It’s dirty, it’s dull, it’s enormous, and it’s probably one of the most productive robots on the planet It’s often the case that the more useful a robot is, the less exciting it is. The robots that do the hardest jobs tend to be straightforward solutions to straightforward problems, because that’s what works. The (self-declared) world’s largest robot is an efficient, grubby example of this—it’s an autonomous train that recently hauled 28,000 metric tons of iron ore 280 kilometers across the Australian desert.
Some 400 engineers are working under the radar at AutoLab AI with former Autodesk CEOs leading the pack Illustration: iStockphoto What exactly is the “future of autonomous manufacturing?” According to venture capitalist and AutoLab AI cofounder Lior Susan, stealth startup AutoLab AI is building it, but isn’t defining it yet, at least not publicly. That kind of cryptic chatter doesn’t usually get Silicon Valley talking—more likely yawning, or at most mumbling about vaporware. But AutoLab AI, according to Axios, already has 400 employees and some serious funding. It’s not clear where those employees are hiding; the Palo Alto address for the company points to a small suite of offices at best. And the breadcrumbs the company has left to date are remarkably sparse. But some dots are starting to connect. SEC filings indicate that manufacturing giant Flex is a major funder, along with Eclipse Ventures; the company closed a Series Continue reading Stealthy Startup Aims to Reinvent AI for Manufacturing
Engineers from NASA’s Robonaut and Valkyrie projects team up with industry veterans to develop transforming underwater vehicles Image: HMI Deep ocean robotics is not generally an area where we expect to see much in the way of significant innovation. When we do write about submersible robots, they’re usually confined to very near-surface operations. This isn’t a total surprise: It seems like the only people who really worry about what’s going on in the deep ocean (meaning hundreds or thousands of meters beneath the surface) are the military, the occasional scientist, and the oil and gas industry. Robots are important to these folks, even critical in some cases, but the technology has been more or less stagnant for decades, which is why we don’t write about it very frequently. To be fair, there are some very good reasons why it’s hard to innovate when it comes to submersible robotics. The environment Continue reading Houston Mechatronics Raises $20M to Bring NASA Expertise to Transforming Robot Submersibles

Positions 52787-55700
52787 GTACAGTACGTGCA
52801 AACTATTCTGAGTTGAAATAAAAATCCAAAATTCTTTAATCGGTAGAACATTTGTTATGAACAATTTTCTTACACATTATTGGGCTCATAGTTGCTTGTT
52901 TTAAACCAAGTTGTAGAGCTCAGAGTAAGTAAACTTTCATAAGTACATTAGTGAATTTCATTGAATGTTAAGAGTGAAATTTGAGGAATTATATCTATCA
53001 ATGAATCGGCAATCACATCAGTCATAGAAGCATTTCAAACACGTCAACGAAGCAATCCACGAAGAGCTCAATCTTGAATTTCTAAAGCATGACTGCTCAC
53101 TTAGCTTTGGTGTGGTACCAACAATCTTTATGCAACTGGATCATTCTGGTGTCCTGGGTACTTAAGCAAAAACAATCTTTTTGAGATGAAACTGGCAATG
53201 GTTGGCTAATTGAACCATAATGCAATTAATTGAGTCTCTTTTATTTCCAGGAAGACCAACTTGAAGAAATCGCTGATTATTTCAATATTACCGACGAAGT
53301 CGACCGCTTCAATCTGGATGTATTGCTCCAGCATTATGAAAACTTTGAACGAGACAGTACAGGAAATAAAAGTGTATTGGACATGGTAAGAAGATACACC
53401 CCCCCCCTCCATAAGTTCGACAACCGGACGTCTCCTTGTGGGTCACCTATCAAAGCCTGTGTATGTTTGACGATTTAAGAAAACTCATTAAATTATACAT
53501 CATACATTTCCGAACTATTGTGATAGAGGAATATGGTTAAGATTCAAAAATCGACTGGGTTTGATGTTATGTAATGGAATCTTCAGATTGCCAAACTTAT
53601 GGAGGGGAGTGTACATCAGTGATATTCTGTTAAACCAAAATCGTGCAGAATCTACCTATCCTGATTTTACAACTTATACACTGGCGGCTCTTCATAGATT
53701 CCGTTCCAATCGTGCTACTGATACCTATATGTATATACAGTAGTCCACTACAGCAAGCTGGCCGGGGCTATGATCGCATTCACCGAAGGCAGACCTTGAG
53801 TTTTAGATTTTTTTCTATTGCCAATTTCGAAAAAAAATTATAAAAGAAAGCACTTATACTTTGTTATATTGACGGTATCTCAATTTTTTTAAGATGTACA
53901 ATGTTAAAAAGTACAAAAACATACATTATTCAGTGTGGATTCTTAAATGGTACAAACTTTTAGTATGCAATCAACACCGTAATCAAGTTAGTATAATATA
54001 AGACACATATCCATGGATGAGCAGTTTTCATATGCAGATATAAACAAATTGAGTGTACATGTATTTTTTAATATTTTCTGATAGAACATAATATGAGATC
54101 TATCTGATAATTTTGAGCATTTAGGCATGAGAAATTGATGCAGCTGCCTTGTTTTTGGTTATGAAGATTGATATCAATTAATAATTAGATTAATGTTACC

These robots are slow, careful, and successful, making them way better than humans at assembling an Ikea chair Image: NTU Apparently, one of the standards by which we should be measuring the progress of useful robotic manipulation is through the assembly of Ikea furniture. With its minimalistic and affordable Baltoscandian design coupled with questionably creditable promises of effortless assembly, Ikea has managed to convince generations of inexperienced and desperate young adults (myself included) that we can pretend to be grownups by buying and putting together our own furniture. It’s never as easy as that infuritatingly calm little Ikea manual dude makes it look, though, and in terms of things we wish robots would solve, Ikea furniture assembly has ended up way higher on the priority list than maybe it should be. We’ve seen a variety of robotic systems tackle Ikea in the past, but today in Science Robotics is (perhaps Continue reading Robots Continue Attempting to Master Ikea Furniture Assembly
Playground Global leads a sizeable round with the goal of turning walking robots into useful tools Photo: Agility Robotics Today, Agility Robotics is announcing US $8 million in Series A funding “to accelerate product, technology, and business development.” Leading the round is Playground Global, founded by Android co-creator and ex-Google Robotics head Andy Rubin, and also joining in is Sony Innovation Fund. We don’t write about funding rounds all that often, but this could be the first robotics company to get such a significant amount of VC funding to develop a realistic commercial bipedal robot. There are certainly other well-funded companies working on bipeds, including Boston Dynamics and Schaft. But while it’s not that clear what commercial applications these companies are targeting, Agility Robotics is very specifically and deliberately working on a legged robot that can make deliveries. From the press release: Agility Robotics is solving the mobility problem faced by mobile Continue reading Agility Robotics Raises $8 Million for Commercial Bipedal Robots